That’s right kids – here is a brand new way of accurately nailing that most tricky of species, the ugly cousin of the Mauritius Solitaire – the Dodo. This is the kind of inside info that you cannot get in your Collins or Sibley. Bookmark it – tell your friends – this is important ok?
Look, I know this is blog is advertised and probably derided in equal measure as a dodgy-patch-birding-blog, but it’s pretty quiet out there, and there is only so much distance I can get out of ‘I saw a Kestrel fly off’, ‘I saw some Wigeon yesterday’, or ‘my year list is nearly twenty’ – but I thought that this might be interesting, so here goes.
The Dodo – Raphus cucullatus. If someone you know has Dodo on their list, they probably have a half glimpse of a Slaty-backed on there in permanent marker. Or their name is Nebuchadnezzar. Either way, it is, as I am sure you know properly, properly very extinct indeed. No comeback tour for this 20kg mother. Not Slender-billed Curlew extinct either – this one will not be rediscovered by loads of birders having their holidays in Ulan Bator or somesuch. Anyway, here is the classic image of the Dodo painted by the esteemed Dutchman (I only want to help you) Roelandt Savery.
(Is that a Macaw? Is that possible?)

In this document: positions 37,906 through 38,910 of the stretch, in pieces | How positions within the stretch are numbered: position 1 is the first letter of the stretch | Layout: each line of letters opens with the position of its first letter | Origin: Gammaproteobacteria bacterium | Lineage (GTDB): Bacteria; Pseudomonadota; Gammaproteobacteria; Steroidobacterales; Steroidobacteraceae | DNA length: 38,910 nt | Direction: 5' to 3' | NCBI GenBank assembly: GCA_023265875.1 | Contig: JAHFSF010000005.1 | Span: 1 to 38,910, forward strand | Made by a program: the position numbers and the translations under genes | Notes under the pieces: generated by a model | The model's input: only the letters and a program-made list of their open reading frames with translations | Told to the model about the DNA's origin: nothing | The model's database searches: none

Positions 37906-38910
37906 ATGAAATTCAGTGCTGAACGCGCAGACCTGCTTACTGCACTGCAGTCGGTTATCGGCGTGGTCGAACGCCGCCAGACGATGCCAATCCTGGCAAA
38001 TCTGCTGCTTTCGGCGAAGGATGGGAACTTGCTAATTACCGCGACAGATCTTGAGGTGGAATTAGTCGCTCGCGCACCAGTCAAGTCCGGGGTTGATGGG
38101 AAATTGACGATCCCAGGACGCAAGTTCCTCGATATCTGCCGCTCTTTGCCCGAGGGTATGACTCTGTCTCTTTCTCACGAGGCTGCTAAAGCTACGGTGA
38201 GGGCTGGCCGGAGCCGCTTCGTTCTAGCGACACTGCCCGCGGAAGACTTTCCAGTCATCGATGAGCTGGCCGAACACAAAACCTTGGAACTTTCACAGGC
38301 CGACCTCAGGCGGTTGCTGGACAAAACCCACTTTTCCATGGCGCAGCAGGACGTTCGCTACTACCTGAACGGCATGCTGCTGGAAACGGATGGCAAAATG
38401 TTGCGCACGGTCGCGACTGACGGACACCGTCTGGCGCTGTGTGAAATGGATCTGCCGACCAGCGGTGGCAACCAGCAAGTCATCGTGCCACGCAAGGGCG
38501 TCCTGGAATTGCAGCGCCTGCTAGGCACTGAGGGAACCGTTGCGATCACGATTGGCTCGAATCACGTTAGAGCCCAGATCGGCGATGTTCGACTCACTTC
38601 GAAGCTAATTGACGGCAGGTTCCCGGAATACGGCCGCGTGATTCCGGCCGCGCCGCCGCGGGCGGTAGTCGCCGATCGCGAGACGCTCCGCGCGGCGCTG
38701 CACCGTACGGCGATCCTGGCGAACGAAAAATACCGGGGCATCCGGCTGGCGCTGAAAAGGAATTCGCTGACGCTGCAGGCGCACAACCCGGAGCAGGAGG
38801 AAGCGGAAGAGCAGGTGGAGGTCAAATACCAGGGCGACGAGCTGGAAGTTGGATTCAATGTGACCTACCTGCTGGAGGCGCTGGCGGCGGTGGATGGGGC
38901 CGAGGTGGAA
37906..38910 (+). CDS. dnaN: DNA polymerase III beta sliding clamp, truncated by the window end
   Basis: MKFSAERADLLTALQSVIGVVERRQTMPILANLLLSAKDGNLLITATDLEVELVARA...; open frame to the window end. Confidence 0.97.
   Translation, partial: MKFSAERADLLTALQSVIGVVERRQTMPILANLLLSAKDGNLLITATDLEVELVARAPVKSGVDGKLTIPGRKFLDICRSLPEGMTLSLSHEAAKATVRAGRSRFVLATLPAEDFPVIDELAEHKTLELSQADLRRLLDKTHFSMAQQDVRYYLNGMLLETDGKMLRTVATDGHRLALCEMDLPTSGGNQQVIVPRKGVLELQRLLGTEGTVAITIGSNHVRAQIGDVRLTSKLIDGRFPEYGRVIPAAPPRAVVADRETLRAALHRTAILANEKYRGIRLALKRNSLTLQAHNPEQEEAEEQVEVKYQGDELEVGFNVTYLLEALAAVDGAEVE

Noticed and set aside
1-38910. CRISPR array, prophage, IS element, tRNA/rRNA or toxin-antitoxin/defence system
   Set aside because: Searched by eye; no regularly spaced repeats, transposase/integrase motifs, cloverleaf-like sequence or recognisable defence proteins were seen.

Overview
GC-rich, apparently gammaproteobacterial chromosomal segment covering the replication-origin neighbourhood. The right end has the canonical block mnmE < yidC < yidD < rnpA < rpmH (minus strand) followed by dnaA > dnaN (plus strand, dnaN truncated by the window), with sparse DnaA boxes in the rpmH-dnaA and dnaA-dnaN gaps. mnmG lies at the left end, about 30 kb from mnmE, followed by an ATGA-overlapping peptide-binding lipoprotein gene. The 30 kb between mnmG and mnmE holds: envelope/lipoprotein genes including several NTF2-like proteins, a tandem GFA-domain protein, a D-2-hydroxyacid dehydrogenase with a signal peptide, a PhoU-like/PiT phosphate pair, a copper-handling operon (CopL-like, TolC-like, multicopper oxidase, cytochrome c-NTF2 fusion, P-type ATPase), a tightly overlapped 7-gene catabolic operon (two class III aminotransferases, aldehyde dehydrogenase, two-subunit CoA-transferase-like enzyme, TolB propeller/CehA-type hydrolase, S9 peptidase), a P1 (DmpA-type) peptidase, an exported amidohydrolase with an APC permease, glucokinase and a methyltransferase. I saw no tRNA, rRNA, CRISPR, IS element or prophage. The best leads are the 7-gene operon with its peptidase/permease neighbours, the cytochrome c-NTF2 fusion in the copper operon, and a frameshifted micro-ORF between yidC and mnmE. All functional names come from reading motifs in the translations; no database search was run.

Now this is the rub. It was assumed, because it’s what he said, that this was drawn from life studies of the now non-life-like Dodo. But others claim that this is not the case, and like most other Dodo drawers he painted from stuffed birds or skeletons or what not. Now, it seems that the Natural History Museum and this cool dude called Julian Hume have got together to produce something a bit more accurate based on bones and facts and all those good things that avoid supposition. The pictures are up in the Natural History Museum, perhaps even permanently. A rubbish electronic copy of your new Dodo ID reference is here…
The keen eyed super-birder will have noticed that the birds head is smaller, the body is less bulky, legs longer and neck straighter. The wings, which being a flightless bird are redundant, are more Penguin like or even Great Auk-ish. So next time that you are confronted with a strange looking Raphidae on your local rubbish tip, you know exactly what to look for.
No, don’t thank me. I seek no praise for this – think of it as a kind of public service.
By the way, despite the Dodo supposedly being eaten to death by sailors, it tasted ‘orrible. And Savery painted a picture of it’s arse for some strange reason. Perspective I guess.